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To Commit Oneself
Anyone who has never felt the pull that comes with the freedom to bind oneself, has not even sensed the profou nd nature of freedom


Author: Alfonso Aguilo | Source: interrogantes.net



We are living in a time in History where we have seen how great utopias have crumbled. Now, there rather remains an existing unpretentious utopia—as José Antonio Marina says—which had remained dormant, overshadowed by the arrogance of the other. It is the clever utopia. The new humanity feels comfortable in an environment that is a mildly aggressive, tolerant, and in which individuals, released by an unbinding influence of others, are willing to try everything. That which is tragic has been avoided and one navigates with ease in an ingenious affection: funny, uncompromising, and devaluating that which is real.

Our century (the past one), which has possibly been the most bloody and tragic in history, justifies discredit of seriousness, because at the origin of the great tragedies that have touched us there is always someone who has taken something too serious: it could be the race, the nation, the party, or the system. Society rightly distrusts all fanaticism. There is a maximum value, which is freedom, and the rest are procedures to get it. It takes an effort for such society to acknowledge any statement vigorously. It is scared by an overly defined norm. It searches for an uncertain wandering, for good humor. It hates nagging and grumpy tones. An unspoken motto orders us not to take anything seriously, not even ourselves. We have discovered the advantages of emotional anesthesia; we are all amusing; advertising takes a humorous tone; customs are lighthearted; fashions are witty. Nothing escapes the appeal of lightness.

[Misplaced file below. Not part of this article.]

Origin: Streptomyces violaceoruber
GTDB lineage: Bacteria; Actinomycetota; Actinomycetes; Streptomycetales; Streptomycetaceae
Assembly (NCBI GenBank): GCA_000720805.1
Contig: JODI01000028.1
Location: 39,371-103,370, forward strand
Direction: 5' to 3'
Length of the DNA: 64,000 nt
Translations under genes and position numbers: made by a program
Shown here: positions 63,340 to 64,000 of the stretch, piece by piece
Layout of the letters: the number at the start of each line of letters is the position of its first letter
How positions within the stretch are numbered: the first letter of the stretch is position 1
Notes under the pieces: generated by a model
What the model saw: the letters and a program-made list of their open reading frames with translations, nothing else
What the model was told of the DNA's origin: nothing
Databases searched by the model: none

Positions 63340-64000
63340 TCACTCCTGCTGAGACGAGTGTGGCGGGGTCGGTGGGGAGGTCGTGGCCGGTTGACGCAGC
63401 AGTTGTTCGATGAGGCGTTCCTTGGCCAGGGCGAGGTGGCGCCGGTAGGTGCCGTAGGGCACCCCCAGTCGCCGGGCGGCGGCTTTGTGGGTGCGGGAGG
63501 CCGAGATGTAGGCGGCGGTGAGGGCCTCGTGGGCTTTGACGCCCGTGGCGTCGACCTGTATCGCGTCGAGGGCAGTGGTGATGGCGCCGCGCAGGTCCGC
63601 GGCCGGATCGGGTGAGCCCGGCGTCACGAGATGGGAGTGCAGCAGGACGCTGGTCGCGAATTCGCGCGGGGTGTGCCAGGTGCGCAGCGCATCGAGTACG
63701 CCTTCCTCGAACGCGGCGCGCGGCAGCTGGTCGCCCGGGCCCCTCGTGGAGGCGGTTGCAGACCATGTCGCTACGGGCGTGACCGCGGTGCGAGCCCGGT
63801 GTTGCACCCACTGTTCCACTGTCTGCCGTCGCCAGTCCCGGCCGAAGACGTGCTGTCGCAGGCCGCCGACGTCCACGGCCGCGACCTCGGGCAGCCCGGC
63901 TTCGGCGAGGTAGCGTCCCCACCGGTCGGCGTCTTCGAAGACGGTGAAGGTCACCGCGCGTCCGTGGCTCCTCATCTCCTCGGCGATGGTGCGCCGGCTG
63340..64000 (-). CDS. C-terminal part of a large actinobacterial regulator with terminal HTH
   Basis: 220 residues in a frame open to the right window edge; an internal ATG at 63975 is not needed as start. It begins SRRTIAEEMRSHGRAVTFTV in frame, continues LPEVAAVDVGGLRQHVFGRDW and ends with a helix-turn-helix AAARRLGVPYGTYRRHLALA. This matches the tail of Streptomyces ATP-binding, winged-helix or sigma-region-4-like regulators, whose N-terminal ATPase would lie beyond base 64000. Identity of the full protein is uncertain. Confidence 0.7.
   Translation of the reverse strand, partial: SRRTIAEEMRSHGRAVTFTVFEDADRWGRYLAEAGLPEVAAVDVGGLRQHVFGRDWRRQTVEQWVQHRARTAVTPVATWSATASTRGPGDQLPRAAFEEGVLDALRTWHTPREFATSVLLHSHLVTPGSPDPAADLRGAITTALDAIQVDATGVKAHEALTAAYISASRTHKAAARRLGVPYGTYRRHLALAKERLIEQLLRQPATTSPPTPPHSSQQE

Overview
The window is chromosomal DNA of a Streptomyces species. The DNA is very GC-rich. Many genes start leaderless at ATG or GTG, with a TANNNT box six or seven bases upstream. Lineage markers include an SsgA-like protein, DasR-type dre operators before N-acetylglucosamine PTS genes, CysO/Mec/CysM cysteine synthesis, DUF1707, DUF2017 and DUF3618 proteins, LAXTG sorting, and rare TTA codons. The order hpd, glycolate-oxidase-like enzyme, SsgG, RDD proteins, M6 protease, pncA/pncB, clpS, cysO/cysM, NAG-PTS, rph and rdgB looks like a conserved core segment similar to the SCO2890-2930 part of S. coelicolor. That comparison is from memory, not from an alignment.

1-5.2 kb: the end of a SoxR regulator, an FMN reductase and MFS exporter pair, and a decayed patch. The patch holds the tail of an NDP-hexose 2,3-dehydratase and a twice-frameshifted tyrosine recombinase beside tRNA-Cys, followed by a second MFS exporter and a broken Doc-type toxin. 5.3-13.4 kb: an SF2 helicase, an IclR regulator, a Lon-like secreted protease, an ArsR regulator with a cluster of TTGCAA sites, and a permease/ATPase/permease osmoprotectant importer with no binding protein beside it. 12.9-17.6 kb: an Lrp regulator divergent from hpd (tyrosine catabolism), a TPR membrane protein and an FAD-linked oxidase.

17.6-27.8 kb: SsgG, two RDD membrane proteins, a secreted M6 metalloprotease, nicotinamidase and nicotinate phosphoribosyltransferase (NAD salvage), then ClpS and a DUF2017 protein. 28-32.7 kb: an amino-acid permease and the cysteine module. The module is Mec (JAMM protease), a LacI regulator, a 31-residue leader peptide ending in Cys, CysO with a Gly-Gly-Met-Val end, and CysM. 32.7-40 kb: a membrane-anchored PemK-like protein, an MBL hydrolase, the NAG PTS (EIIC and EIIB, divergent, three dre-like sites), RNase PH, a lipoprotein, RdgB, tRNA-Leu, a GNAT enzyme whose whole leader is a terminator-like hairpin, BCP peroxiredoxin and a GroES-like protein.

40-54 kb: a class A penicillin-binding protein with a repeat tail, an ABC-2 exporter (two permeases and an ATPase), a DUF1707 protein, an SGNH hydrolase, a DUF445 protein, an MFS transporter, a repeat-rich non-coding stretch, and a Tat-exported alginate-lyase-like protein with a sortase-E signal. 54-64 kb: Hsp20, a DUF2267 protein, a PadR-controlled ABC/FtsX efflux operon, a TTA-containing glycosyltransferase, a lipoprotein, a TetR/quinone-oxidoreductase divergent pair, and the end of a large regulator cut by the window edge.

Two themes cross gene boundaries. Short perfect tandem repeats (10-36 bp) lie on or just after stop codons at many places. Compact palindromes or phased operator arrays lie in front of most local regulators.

It is true that we must recognize great achievements to this mentality. Among other things, having swept—literally—a whole sample of rather ridiculous and conceited characters. We must acknowledge and thank them for their services.

However, it is easy to prove that this attitude of levity produces ambivalent results: it aims to strengthen the Ego, and it ends, however, by advocating a weak, flat and unsupportive one; instead of exalting creativity, which is what it wanted, it breeds an erratic and passive individual.

The flight from reality makes a person mere spectator of his/her life. The rejection towards commitment gives way to a random spontaneity, by which the individual does whatever he/she wants, that is, whatever comes to mind, that is, an unpredictable occurrence. Equivalences prevent a choice, because although there are plenty of requests, all are equivalent and ephemeral.

To avoid commitment is to avoid reality. Committing is inescapable, because life is full of commitments: commitments at the familial, professional, social, affective, legal levels, and many more. Life means choosing and establishing bonds: anyone trying to keep intact his/her capacity to choose, is not free: the person is a prisoner of his/her indecision.

Saint-Exupéry said that the worth of a person can be measured by the number and quality of bonds. Therefore, although every commitment, at some point in life, is costly and difficult to endure, to loose fear of commitment is the only way to avoid indecisiveness ending up by obliging us. Anyone who has never felt the pull that comes with the freedom to bind oneself, has not even sensed the profound nature of freedom.


 






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